Jessica Jones Is the First Great Female Antihero (Spoiler-Free Review)

Sunday, 11 October 2015 - 9:18AM
Marvel
Jessica Jones
New York Comic Con
Sunday, 11 October 2015 - 9:18AM
Jessica Jones Is the First Great Female Antihero (Spoiler-Free Review)
For years, I've been saying that what the world (and feminism) needs is a great female antihero. We have female heroes and villains, which were both necessary stepping stones, but women won't be treated equally in pop culture until mass audiences realize that they're not only as strong as men, but equally flawed, complex, and fascinating. Where is the female Walter White, or the female Don Draper, or Han Solo, or Dexter, or House? We need female characters who are compelling rather than likable, effective rather than "strong."

Jessica Jones embodies all of the qualities of a classic antihero. She has all of the brash charisma of Han Solo, the dark humor of Dexter, the psychological damage of Don Draper (much more so, actually). But most of all, she's like House: abrasive, hedonistic, and so difficult that people will only deal with her because she's just so damn good at her job.

In this sense, she's unlike any other character on television. There are arguments to be made for Olivia Pope, but with all of that "white hat" nonsense, she's positioned mostly as a hero. And then there's Claire Underwood on House of Cards, but she plays second fiddle to Frank's classic antihero. Shiri Appleby's Rachel on UnREAL is the only other real contender, but that's on Lifetime, so no one watches it. When Jessica Jones comes out next month, the world will know her name, and the world will get its first true mainstream female antihero.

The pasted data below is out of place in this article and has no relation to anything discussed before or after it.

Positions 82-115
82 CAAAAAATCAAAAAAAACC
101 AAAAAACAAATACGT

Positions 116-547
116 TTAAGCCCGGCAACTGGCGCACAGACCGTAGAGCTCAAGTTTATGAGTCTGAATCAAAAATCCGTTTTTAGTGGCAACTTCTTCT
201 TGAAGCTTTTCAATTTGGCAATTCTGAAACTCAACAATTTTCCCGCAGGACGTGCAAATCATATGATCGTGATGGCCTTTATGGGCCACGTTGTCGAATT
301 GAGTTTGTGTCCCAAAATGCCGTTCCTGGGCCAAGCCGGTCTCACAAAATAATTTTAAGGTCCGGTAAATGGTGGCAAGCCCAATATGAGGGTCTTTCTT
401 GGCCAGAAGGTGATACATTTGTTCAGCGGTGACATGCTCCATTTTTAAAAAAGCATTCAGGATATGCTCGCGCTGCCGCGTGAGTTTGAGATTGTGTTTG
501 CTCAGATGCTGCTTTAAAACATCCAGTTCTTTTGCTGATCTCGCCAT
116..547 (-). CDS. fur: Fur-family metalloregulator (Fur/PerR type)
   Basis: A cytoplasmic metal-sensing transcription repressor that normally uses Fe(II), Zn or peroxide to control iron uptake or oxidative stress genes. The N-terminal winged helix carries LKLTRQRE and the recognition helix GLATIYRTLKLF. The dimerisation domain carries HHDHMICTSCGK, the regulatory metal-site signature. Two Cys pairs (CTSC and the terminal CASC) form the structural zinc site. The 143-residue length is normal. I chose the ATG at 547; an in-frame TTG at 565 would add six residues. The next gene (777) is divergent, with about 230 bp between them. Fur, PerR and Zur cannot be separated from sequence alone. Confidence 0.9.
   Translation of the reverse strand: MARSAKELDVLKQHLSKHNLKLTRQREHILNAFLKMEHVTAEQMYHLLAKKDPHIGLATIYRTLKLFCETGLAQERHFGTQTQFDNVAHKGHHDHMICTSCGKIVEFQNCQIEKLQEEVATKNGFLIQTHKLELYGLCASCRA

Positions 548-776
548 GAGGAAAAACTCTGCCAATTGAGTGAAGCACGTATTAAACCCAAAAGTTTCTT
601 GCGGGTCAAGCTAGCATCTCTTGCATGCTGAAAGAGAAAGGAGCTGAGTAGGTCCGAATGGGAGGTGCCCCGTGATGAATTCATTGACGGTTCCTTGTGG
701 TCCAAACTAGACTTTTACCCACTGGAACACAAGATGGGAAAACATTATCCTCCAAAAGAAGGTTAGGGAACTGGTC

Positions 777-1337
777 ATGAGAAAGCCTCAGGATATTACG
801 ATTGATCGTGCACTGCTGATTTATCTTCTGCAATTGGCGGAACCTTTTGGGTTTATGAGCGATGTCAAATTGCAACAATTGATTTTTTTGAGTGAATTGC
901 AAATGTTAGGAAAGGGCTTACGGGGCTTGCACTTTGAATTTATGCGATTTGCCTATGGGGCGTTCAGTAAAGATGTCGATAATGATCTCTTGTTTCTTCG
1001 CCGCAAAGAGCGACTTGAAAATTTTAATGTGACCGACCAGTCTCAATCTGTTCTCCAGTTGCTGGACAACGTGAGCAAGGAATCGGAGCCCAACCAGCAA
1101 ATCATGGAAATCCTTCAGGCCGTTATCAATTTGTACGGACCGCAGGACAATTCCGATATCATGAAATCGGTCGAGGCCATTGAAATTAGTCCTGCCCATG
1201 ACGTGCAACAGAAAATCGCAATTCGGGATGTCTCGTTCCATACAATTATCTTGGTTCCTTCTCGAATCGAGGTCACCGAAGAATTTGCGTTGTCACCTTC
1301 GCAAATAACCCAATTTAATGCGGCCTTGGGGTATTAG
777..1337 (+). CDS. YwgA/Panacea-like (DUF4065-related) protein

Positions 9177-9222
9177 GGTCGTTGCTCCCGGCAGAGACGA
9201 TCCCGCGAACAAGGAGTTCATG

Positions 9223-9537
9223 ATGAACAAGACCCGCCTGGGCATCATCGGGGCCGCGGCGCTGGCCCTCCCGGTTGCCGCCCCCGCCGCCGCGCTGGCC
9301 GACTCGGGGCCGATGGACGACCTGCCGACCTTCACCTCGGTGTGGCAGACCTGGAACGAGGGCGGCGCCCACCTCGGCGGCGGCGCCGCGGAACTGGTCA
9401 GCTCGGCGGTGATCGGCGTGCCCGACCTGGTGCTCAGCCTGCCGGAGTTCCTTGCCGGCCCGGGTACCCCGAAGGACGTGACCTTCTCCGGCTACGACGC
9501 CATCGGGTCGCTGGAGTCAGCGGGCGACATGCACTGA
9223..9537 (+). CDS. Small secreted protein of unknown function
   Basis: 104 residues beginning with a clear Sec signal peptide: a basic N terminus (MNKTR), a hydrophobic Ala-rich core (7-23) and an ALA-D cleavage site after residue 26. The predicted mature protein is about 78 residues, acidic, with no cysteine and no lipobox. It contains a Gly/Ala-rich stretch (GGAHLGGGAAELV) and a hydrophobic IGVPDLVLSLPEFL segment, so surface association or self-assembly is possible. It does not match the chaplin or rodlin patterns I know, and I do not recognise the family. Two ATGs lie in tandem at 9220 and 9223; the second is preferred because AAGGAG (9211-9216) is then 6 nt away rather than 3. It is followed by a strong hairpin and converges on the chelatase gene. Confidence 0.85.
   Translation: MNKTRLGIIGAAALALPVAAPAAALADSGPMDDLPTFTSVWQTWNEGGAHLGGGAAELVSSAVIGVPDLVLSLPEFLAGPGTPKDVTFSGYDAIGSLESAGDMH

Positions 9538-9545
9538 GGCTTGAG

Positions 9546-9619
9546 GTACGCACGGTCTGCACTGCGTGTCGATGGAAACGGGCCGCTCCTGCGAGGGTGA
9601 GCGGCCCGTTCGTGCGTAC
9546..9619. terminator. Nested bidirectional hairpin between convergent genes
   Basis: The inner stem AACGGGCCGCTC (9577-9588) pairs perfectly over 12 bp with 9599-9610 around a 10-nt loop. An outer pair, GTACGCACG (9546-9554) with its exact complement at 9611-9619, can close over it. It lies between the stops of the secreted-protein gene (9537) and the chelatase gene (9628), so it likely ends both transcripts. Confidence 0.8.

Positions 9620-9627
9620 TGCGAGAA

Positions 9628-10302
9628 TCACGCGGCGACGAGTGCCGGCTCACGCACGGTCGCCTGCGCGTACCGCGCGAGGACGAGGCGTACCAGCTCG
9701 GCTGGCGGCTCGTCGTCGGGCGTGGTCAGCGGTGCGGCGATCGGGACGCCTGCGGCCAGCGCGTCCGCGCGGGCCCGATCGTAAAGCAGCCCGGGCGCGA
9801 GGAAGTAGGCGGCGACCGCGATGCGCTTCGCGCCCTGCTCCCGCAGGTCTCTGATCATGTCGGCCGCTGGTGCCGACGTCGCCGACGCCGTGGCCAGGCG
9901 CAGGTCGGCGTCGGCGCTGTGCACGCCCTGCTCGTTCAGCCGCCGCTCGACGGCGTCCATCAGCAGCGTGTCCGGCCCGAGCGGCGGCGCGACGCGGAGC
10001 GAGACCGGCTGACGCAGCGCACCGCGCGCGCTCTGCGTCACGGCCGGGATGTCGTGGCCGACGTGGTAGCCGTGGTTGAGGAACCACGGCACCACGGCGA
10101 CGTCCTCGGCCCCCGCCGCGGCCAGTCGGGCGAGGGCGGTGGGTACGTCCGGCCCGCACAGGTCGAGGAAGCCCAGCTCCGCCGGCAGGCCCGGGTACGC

Jessica Jones will break ground for Marvel as well, as it is by far the darkest, most mature offering they've ever had, even compared to the relatively gritty Daredevil. The tone and aesthetic are distinctly and unapologetically film noir, complete with cynical, snarky voiceover, a mysterious love interest (Marvel superhero Luke Cage, played by Mike Colter, who has wonderful chemistry with Ritter), and a bleak, pessimistic view of human nature. And in another first for Marvel, David Tennant is a truly terrifying villain. His level of sadism is not for children (or fainthearted adults, for that matter), and without getting into spoilers, the psychological torture to which he subjects Jessica is too true to life to shake off easily. The character is never seen in person, but his presence and effect on Jessica's life are consistently felt throughout the episode, leading up to a genuinely shocking ending that will leave you speechless. 

Jessica Jones comes out in a little over a month, on November 20, and if the reaction at NYCC is any indication, she will take the world by storm. Fans of the comics will be relieved to know that Marvel isn't pulling its punches in adapting the beloved Alias comics, but Jessica Jones will satisfy anyone who's looking for mature television and groundbreaking female characters. We can't say for sure before seeing the entire first season, but it certainly has the potential to be the best adaptation to come out of the MCU, bar none.
Science Fiction
Comic Book TV Shows
Marvel
Jessica Jones
New York Comic Con